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Which clippings match 'Participatory Action Research' keyword pg.1 of 1
06 DECEMBER 2011

Design for enabling sustainable livelihoods in communities

"This paper focuses on how designers can contribute to enabling sustainable livelihoods in communities, especially communities of people with physical disabilities. This is a new area of design research and practice. The paper draws on a case study of the role and contribution of designers in one of the most disadvantaged communities in a semi–urban area of Thailand between 2007 and 2010. This was a collaborative project with nineteen community members with physical impairment in the Samutprakran province. This community had a long history of developing crafts for income generation. The aim was to explore and test new approaches that would result in a model leading to alternative livelihoods, including transforming their capabilities and using available resources in their community to achieve positive outcomes. Participatory Action Research (PAR), Human–Centered Design (HCD) and Sustainable Livelihoods Approach (SLA) were employed as research strategies and approaches. The project was structured around three workshops targeting three successive stages: 1) recruiting participants for a case study and facilitating the gathering of their own data and doing the necessary analysis; 2) enabling them to create and make their own choices to improve their situation; and 3) monitoring and evaluating the effectiveness of the implementation. There were four key findings. Firstly, the community participants stated that they had achieved the livelihood goals that they desired. They also devised a complementary income–generating activity which enabled them to continue to improve their capabilities, earn income and reinforce their value in their community, and to reduce their vulnerability. From the researcher's perspective, PAR integrated with HCD and combined with SLA were shown to be effective strategies and approaches because they facilitate the transfer of knowledge to the participants, giving them both incentive and ownership in their ideas and actions, enabling them to create and pursue their own solutions. Finally, this study demonstrated the benefits of reorientation of the designer's role from that of a solution provider to that of an agent of sustainable change."

(Siriporn Peters, 4 May 2011)

2). Siriporn Peters (2011). "Design for enabling sustainable livelihoods in communities", Iridescent: Icograda Journal of Design Research ISSN 1923–5003.

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TAGS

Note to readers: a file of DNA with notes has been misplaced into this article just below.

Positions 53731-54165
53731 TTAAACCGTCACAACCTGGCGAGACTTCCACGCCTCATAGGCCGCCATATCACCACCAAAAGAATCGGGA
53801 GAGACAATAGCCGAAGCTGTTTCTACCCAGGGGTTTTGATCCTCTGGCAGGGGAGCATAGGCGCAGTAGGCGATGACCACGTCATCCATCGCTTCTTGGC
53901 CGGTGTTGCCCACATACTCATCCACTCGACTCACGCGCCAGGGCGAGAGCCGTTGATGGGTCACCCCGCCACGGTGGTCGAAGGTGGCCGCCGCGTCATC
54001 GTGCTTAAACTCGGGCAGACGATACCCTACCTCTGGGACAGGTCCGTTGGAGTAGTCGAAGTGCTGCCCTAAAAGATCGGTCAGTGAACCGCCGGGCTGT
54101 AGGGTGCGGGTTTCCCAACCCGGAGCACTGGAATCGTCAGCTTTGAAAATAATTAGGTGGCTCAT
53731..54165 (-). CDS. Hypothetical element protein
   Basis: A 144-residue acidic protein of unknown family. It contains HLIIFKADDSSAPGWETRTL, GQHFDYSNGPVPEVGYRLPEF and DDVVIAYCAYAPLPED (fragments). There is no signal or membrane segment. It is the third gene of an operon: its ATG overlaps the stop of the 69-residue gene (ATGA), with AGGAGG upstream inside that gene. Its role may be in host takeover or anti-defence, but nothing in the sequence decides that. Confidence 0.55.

academic journal • alternative livelihoods • capabilities • case studycommunity • community participants • community-generated content • complementary income-generating activity • craftdata gatheringdesign research • design research and practice • disabilitydisadvantaged communitiesHCDhuman-centred design • income generation • livelihood • livelihood goals • ownershipPARParticipatory Action Research • people with physical disabilities • physical disabilities • physical impairmentresearch and practiceresearch approachesresearch strategies • semi-urban • SLA • sustainability • sustainable change • sustainable livelihoods • sustainable livelihoods approach • Thailandtransfer of knowledgetransformationvulnerabilityworkshops

CONTRIBUTOR

Simon Perkins
13 NOVEMBER 2011

Life Drama: Participatory Action Research

"Action Research is generally considered a process for achieving change and research at the same time. It is viewed as a spiralling, iterative process, with each cycle feeding into the next.

At the 'Plan' stage, the researchers determine the problem to be solved, the steps to be taken to solve the problem, and the methods to be used to evaluate how successful the solution has been. At the 'Act' stage, the agreed steps are taken. At the 'Collect' stage, the researchers collect data to determine whether change has occurred. At the 'Reflect' stage, the researchers analyse the data, discuss the findings, and determine to what extent the 'action' has helped to solve the problem. As a result of this reflection, further planning occurs, to decide what needs to happen next, and the cycle begins again.

Participatory Action Research places specific emphasis on power relationships, advocating for power to be deliberately shared between the 'researchers' and the 'researched'. Ideally, the 'researched', or the people who are expected to benefit from the action research project, are not 'objects' or 'subjects' or research but partners in the research process. They participate in planning, acting, collecting data, reflecting, and deciding how the action research cycle should continue in the next phase. In particular, the participants or co–researchers play a major role in nominating indicators, or criteria by which the project can be said to have succeeded."

(Life Drama, 2010)

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TAGS

action research • action research cycle • action research project • advocacy • Brad Haseman • co-researcher • Life Drama • Marie Stopes International PNG • National AIDS Council Secretariat • Papua New Guinea • PAR Process • participationParticipatory Action Research • partners in the research process • Porgera Joint Venture • power • power relationships • power sharing • Queensland University of Technology • researched • researchers • University of Goroka • University of Papua New Guinea

CONTRIBUTOR

Simon Perkins
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